Encyclopedia o f Chicago
Interpretive Digital Essay : Globalization: Chicago and the World
Globalization: Chicago and the World
Essay: Introduction
Essay: Chicago in the Middle Ground
Map: Chicago's World¬óWithin a Day's Travel
Essay: Global Chicago
Galleries:
Colonial Trans-Atlantic Networks
A Cosmopolitan Frontier
Global Capitalism and Chicago Real Estate
Built Environment in a Mercantile Metropolis
Networks of Rails
World's Columbian Exposition of 1893
Turn-of-the-Century Industrialization and International Markets
The Chicago Region and Its Global Models
An Upstart Behemoth
Mailing To the World
The World in Chicago
Chicago's Twentieth-Century Cultural Exports
"The Whole World Is Watching"
Corporate Headquarters and Industrial Relics
Map: Changing Origins of Metropolitan Chicago's Foreign-Born Population
Global Capitalism and Chicago Real Estate

By the 1830s, real estate speculation eclipsed the fur trade as the primary economic activity in the Chicago region. Land in the area entered the global market as a commodity, not just a resource. Speculators from Europe and the northeastern United States sent their representatives, who joined long-term residents and recent migrants in a scramble to select the most promising sections of commercial real estate. Federal and state politicians furthered the frenzy with government expenditures for improvements to the Chicago harbor and construction of a canal designed to facilitate travel between the Great Lakes and Mississippi River. Through such private and public investments, Chicago was emerging as a mercantile center--a transfer point through which Midwestern agricultural products reached Eastern markets, and Eastern manufactured goods reached Midwestern consumers.

Thompson's Plat of 1830

The Illinois and Michigan Canal Commissioners hired James Thompson, a surveyor from Kaskaskia in downstate Randolph County, to create Chicago's first plat (or map showing proposed lots) in 1830. He laid out the town with straight streets uniformly 66 feet wide (the length of a surveyor's chain) with alleys 16 feet wide bisecting each block.

See also: Contested Spaces; Mapping Chicago; Multicentered Chicago; Planning Chicago; Street Naming

Wright's Survey Map of Chicago, 1834

J. S. Wright's map of 1834 shows the city's familiar grid pattern, the cut in the sandbar that gave the Chicago River more direct access to Lake Michigan, Fort Dearborn just south and west of the cut (near the current Michigan Avenue Bridge), the North Side property of John Kinzie, the "Public Square" that became the site for a succession of city halls (including the present one), and South Water Street (now Wacker Drive). The grid pattern with its numbered lots allowed for clear determination of title--who held which plot of land--and thus facilitated long-distance real estate sales and speculation.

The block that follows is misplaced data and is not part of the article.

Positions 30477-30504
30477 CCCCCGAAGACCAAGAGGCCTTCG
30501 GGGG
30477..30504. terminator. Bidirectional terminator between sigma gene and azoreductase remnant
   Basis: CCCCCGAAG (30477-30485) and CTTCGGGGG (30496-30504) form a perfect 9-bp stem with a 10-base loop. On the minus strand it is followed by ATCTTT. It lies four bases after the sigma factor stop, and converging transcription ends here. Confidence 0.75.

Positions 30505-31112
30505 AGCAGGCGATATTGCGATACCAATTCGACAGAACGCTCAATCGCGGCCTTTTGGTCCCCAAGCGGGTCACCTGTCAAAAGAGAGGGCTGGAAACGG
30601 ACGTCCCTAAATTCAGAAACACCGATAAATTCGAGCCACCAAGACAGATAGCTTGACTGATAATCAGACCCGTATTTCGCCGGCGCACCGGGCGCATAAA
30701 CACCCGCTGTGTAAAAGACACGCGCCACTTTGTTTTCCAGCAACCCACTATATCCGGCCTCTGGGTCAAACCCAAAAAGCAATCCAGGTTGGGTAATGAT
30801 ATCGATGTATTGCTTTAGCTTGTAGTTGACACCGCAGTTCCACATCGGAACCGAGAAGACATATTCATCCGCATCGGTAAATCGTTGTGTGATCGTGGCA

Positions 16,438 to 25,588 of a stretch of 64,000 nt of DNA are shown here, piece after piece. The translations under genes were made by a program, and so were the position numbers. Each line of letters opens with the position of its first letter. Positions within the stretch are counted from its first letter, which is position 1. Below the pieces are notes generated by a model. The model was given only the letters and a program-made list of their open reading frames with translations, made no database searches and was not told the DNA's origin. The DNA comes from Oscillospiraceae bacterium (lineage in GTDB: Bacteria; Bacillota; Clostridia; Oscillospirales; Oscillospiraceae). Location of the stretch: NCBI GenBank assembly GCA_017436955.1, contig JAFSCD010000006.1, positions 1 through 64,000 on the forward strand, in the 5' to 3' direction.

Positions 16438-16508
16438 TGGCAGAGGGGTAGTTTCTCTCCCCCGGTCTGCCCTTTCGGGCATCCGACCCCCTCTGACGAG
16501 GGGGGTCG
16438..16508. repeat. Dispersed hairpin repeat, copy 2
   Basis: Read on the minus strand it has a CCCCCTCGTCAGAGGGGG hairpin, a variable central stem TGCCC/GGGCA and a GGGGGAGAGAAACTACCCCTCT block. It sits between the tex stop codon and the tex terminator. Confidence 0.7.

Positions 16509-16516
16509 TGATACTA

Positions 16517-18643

See also: Chicago River; Contested Spaces; Land Use; Mapping Chicago; Planning Chicago

Letter from Dixwell Lathrop to John Rockwell, 11 June 1835

In Chicago, as in much of the Northwest Territory, the division of the land into lots for sale led to feverish land speculation. In 1835, John Rockwell commissioned Dixwell Lathrop to purchase land in the city as an investment. In this letter to Rockwell, Lathrop discusses the auctions of lots in Chicago. He is unimpressed by the town, and the price of $155 per square foot for water lots strikes him as "crazy." He announces that he will probably "bring your money home with me."

See also: Northwest Ordinance; Waterfront; Encountering the Prairie

Certificate of Sale of School Section Lands, 1836

The deed issued to Madore Beaubien, son of fur trader Jean Baptiste Beaubien and Mahnobunoqua, a Grand River Ottawa woman, gave him title to "Lot number eight (8) of Block number one hundred and nineteen (119) of Section Sixteen Township Thirty five in North Range [Ten] East of the third principal meridian" in "Juliett." At the time this deed was issued, in 1836, Cook County extended further south than it does now to include Joliet, then known as Juliet or Juliett. Such legal documentation made global land sales possible by providing a level of assurance to long-distance buyers that their investments in the Chicago region were recognized by state authorities.

See also: Cook County; Fur Trade; Joliet, IL; Metis; County Boundaries (Map)